3 — 
Overcoming difficulties

"A smooth sea never made a skilled sailor"

Franklin D. Roosevelt

One issue with learning in a foreign language setting (for example, a language classroom), is that there is inevitably limited input as compared with a naturalistic setting, and what’s more, a great deal of the input that is received comes from classmates whose linguistic knowledge is restricted (Gass, 2013). So what can you do to overcome this, and other difficulties in the FI classroom? In this section, you’ll find some practical solutions to some of the most common challenges FI presents.

Limited Input

Unless you’re enrolled in a highly intensive course, the amount of time you actually spend listening to the target language may be quite limited. To resolve this, don’t limit your language input to what you find in the classroom. Support your FI, by immersing yourself in the language outside class: Watch films, read books and listen to music or audio books. Even if you have a lower level, there are usually plenty of free resources available online (especially for English!) for beginners.

Attention Span

One difficulty that learners often face is staying alert for the duration of the class. Classes can often be crammed full of new information, and this, combined with coming from a tiring day at work and going home to a busy house, can make it hard not to switch off at times. It’s important to be strict with yourself: leave everything else outside the class, and concentrate on your study. Make sure as well to sleep enough, eat well and stay active. Learning a language is a challenging task which requires a lot of effort, so you need to be fighting fit!

Overcoming Anxiety

Do you freeze up at the thought of your teacher asking you the answer in class? Avoid submitting written pieces for fear of getting back a page full of red lines and comments? Many students may feel this way in their language class, even to the extent that they may avoid going to their lessons. The first thing to do in these situations is to be willing to make mistakes. As a language learner, you’re going to make mistakes, and this is perfectly normal: even native speakers make mistakes sometimes! Next, try to do things that will help you feel less nervous. For example, plan what you’re going to say before you say it; make a list of linking and filler words that you can use to give yourself time to think; plan out your written pieces in detail before starting. Whenever you feel nervous, take a deep breath, and try to visualise yourself speaking your target language. You may make mistakes along the way, but the result is worth the effort it will take!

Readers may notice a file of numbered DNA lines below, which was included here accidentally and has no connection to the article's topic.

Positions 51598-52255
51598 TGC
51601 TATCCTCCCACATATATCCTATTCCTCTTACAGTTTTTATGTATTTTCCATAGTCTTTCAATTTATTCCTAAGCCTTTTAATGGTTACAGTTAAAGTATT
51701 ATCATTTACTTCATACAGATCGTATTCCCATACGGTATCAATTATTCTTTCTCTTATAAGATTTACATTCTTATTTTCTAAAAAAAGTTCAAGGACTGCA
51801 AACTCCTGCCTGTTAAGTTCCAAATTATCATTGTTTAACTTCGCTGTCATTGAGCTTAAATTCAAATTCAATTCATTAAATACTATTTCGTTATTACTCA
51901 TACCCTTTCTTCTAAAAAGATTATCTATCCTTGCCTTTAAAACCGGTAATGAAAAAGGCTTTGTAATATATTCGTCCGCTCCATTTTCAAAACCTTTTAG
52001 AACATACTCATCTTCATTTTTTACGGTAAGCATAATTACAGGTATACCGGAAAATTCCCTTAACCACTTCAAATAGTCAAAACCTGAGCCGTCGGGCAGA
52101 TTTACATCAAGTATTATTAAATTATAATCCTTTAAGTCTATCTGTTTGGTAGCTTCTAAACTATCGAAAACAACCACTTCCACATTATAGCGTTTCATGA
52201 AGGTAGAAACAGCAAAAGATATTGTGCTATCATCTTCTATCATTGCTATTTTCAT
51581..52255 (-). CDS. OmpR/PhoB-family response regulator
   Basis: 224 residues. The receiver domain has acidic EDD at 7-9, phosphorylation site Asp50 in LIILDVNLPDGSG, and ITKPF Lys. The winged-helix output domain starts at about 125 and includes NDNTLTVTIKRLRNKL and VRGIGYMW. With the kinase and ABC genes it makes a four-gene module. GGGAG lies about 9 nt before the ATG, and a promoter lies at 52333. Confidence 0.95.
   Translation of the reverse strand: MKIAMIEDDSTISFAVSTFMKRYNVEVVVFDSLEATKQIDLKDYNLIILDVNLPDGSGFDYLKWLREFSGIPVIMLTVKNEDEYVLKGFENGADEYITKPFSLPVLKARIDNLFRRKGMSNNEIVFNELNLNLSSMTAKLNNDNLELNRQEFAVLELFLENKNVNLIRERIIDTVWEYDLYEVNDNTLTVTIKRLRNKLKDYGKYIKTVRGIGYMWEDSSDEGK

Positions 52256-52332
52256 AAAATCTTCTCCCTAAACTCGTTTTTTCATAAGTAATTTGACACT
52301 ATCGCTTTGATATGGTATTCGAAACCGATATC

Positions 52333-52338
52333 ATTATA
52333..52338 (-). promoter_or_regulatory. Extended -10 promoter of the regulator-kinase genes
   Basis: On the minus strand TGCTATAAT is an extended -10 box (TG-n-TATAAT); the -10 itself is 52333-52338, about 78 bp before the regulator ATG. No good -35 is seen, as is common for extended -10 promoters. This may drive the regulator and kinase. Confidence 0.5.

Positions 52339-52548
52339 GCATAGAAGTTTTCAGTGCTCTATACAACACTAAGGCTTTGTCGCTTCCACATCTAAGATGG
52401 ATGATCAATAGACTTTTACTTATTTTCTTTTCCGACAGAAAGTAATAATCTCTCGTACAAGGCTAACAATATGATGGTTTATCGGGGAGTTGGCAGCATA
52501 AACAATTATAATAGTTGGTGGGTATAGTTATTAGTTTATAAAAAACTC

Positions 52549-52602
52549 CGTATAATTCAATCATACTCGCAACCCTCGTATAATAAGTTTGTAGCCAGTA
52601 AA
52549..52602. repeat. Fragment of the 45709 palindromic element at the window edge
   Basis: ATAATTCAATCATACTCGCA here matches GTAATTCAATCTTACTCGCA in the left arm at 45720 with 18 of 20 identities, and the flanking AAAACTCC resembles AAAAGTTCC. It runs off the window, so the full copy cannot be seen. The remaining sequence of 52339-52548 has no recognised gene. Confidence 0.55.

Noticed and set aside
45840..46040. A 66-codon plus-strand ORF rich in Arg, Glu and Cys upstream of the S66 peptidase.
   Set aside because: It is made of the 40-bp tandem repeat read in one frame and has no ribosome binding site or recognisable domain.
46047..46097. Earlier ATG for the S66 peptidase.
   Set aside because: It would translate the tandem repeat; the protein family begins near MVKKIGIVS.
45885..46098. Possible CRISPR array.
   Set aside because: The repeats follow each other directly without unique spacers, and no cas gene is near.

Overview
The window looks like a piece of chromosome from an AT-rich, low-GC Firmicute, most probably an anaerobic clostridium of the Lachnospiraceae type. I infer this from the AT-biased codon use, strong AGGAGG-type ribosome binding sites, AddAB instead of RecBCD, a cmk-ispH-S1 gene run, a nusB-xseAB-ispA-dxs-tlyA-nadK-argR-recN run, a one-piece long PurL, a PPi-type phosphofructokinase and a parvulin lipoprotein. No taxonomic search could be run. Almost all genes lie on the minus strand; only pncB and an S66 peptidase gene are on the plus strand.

Lacking Motivation

One common issue the language learning classroom is lacking the motivation to improve your language skills. When there’s no immediate need to use the language, it can sometimes be difficult to motivate yourself enough to continue the effort it takes to develop your skills. One of the best things you can do to overcome this is actively use the target language. Whether it’s speaking to native speakers, reading books or watching films, try to find ways to use the language outside of your language classroom. Another thing you can do, if your teacher doesn’t do so already, is set yourself tests at the end of each unit you cover. Having goals that you have to achieve can help to keep you motivated, and encourage your autonomous learning.

"A smooth sea never made a skilled sailor"

Franklin D. Roosevelt

 Student Videos

1 — What kind of things do you find challenging in the FI classroom, and what kind of things do you do to overcome these difficulties?

 Expert Videos

Joan Carles Mora

— Universitat de Barcelona

"Anything that you can do to incorporate the use of language during normal class time is really, really important, so the more the language is used, the better."


Make sure that you go to your class prepared, especially if you suffer from language anxiety. As well as having all your assigned work completed, do a little extra yourself. Whether it’s looking over the next few pages in your textbook to look for unfamiliar vocabulary or solidifying what you’ve done so far, go that extra mile to prevent difficulties occurring during your language class.